I will then compress all of the HTML into a single line, because spaces inside HTML markup between elements can cause undesired glitches inside your interface. I recommend you to look into JADE.

The above markup uses Agile CSS to create a button-set with two buttons. Each button will have only icon and the second button will be red. I have taken the markup example directly from http://css.agiletoolkit.org.

I also added two classes do-set-default and do-delete, which will help me binding triggers to those buttons.

Next, I need to load the template and the best place would be inside init_action():

function init_actions($field){
    $this->columns[$field]['tpl']=$this->add('GiTemplate')->loadTemplate('column/actions');
}
function format_actions($field){
    $this->current_row_html[$field] = $this->columns[$field]['tpl']->render();
}

I am making use of Grid::columns, which would store individual template for each column of type action. The template is loaded and parsed inside init_action() however it is rendered for each row. This is so that you could use GiTemplate::set to change some tag values on row-to-row basis (although i’m not using any yet).

You should now see a nice two buttons for each field on the Grid.

Step 3: Binding actions to buttons

The important thing here is to keep efficiency in mind. We must not create object during each row iteration to maximize scalability of our application. I will be taking advantage of AbstractView::on to bind action to a button. This needs to be added inside init_action method:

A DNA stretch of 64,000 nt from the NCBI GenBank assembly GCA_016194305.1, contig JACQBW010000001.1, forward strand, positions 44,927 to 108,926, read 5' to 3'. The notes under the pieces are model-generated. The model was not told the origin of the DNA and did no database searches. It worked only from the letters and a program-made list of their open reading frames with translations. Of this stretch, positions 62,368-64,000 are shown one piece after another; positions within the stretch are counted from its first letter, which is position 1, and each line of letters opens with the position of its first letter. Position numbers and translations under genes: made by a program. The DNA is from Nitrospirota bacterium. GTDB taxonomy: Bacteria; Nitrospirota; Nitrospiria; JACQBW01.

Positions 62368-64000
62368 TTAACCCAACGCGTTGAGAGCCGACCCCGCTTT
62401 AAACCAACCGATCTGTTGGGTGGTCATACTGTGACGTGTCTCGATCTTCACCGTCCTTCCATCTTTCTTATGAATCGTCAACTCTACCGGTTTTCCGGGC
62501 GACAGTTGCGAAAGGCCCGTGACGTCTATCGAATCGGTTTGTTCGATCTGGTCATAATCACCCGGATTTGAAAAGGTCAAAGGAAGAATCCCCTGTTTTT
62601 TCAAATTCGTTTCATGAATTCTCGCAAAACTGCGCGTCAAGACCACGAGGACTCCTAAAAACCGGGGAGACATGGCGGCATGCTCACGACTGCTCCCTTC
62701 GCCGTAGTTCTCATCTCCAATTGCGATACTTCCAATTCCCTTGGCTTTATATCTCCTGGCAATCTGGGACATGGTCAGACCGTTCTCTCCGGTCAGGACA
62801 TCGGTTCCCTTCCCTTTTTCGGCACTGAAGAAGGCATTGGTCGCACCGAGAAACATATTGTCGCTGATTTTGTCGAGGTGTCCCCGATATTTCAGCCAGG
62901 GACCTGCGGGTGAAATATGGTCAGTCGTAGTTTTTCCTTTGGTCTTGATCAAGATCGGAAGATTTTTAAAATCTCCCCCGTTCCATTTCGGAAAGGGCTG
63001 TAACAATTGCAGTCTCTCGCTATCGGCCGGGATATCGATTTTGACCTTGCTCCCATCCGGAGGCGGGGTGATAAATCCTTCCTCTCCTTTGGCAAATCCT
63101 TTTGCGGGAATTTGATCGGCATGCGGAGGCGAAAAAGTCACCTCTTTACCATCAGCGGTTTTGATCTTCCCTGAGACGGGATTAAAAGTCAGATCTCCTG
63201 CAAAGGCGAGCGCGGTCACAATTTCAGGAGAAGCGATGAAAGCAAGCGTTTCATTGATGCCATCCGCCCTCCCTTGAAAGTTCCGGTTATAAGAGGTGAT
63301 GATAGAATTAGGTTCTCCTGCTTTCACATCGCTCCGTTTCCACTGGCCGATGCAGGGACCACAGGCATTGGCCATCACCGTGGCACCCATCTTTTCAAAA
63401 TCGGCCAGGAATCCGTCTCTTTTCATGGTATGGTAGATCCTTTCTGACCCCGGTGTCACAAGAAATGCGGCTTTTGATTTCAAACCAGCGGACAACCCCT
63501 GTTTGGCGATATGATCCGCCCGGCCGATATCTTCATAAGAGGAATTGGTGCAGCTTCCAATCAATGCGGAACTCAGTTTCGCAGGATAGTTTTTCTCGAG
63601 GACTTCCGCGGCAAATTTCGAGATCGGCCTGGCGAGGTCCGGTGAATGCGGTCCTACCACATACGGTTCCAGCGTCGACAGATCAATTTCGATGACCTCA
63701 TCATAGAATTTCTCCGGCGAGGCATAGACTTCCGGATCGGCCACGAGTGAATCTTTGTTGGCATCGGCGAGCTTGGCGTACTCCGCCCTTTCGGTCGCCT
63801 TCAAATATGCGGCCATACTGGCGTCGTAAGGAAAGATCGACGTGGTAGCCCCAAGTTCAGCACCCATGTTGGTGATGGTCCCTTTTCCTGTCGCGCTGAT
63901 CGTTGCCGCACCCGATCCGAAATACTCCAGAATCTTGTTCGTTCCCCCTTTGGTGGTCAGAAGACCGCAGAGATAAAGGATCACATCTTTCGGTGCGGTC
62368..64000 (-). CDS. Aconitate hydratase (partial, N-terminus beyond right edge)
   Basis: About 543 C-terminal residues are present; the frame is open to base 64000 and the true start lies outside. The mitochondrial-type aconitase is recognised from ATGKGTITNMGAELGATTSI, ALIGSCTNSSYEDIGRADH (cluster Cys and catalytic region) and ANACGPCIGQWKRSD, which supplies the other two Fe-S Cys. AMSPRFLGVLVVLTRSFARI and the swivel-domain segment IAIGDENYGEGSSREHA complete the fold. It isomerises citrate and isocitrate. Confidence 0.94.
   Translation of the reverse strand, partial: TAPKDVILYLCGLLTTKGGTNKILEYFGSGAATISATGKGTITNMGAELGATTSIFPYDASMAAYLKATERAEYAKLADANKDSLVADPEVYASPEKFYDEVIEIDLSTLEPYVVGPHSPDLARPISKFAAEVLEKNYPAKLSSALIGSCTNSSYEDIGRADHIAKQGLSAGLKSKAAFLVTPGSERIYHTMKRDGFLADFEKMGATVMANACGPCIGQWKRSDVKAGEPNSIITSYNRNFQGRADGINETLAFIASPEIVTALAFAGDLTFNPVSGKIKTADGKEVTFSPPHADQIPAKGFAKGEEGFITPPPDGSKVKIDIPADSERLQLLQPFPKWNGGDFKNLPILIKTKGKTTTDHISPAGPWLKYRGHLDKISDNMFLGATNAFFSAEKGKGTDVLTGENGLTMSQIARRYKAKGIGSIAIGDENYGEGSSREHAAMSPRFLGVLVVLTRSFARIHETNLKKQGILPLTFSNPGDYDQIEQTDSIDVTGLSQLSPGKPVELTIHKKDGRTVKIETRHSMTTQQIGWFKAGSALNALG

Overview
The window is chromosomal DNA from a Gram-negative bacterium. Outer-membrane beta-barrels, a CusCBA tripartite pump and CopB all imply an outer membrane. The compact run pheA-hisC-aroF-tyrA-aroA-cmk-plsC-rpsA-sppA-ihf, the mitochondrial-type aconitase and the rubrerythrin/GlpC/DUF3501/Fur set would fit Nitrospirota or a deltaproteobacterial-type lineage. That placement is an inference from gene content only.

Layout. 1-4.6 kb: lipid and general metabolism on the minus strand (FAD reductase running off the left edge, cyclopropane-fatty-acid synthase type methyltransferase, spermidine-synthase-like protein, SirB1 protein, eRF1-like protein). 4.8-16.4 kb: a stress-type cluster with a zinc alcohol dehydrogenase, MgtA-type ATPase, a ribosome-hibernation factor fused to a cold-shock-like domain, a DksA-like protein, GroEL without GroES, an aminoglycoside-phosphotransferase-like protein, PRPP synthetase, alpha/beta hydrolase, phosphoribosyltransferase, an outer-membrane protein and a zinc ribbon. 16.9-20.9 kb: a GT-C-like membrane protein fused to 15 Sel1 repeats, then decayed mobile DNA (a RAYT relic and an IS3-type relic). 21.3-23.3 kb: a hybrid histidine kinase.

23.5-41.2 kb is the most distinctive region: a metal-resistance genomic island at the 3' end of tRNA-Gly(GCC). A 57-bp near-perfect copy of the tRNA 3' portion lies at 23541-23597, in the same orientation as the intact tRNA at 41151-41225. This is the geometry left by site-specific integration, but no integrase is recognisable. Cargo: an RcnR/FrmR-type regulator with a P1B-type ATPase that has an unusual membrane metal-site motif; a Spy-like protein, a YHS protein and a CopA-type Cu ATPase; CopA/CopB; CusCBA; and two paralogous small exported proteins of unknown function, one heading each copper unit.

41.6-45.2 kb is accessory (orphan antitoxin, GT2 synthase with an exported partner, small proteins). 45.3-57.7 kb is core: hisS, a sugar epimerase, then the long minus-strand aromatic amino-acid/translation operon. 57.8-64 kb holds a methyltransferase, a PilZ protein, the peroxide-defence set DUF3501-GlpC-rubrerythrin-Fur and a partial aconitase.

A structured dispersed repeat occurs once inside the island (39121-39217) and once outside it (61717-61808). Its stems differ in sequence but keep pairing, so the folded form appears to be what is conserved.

function init_actions($field){
    $this->columns[$field]['tpl']=$this->add('GiTemplate')->loadTemplate('column/actions');

    $m=$this->model;

    $do_flag = $this->add('VirtualPage')->set(function($p)use($m){
        $name=$m->load($_GET['id'])['name'];

        // $m->flag();

        return $p->js()->univ()->alert('You have flagged '.$name)->execute();
    });

    $this->on('click','.do-set-default')->univ()->ajaxec([$do_flag->getURL(), 'id'=>$this->js()->_selectorThis()->closest('tr')->data('id')]);
}

As you see, I am creating VirtualPage with a call-back method. The call-back I’m defining will make use of the Grid’s AbstractObject::model and will potentially call a low-level custom-added method “flag”, which I would have to implement later. I must stress that it’s very important that the same model instance is used for both Grid and action here, to make sure that regardless of passed id GET attribute, user will only be able to load records which would physically appear in the Grid.

The call is done through ajaxec and therefore requires me to finish with jQuery_Chain::execute to function properly.

The array I pass to ajaxec is actually a URL Component Array and I’m relying on the closest <tr> element which has data-id="1" attribute set to the ID of each record.

The final thing for me to add to format_actions is a custom width of the column:

$this->setTDParam($field, 'width', '100'); // in pixels

Although alternatively I can add class atk-expand to one of the other fields with the similar effect, but because I may be using this column in various places with different columns, I need to be sure it looks ok.

Things to try

You can continue yourself and try some other things:

  • find this project on my github and fork it as you work on it
  • implement “delete” action
  • adjust CSS to make field visible only on mouse-over
  • add nicely looking jQuery UI tooltips on the buttons
  • convert this column into Grid column class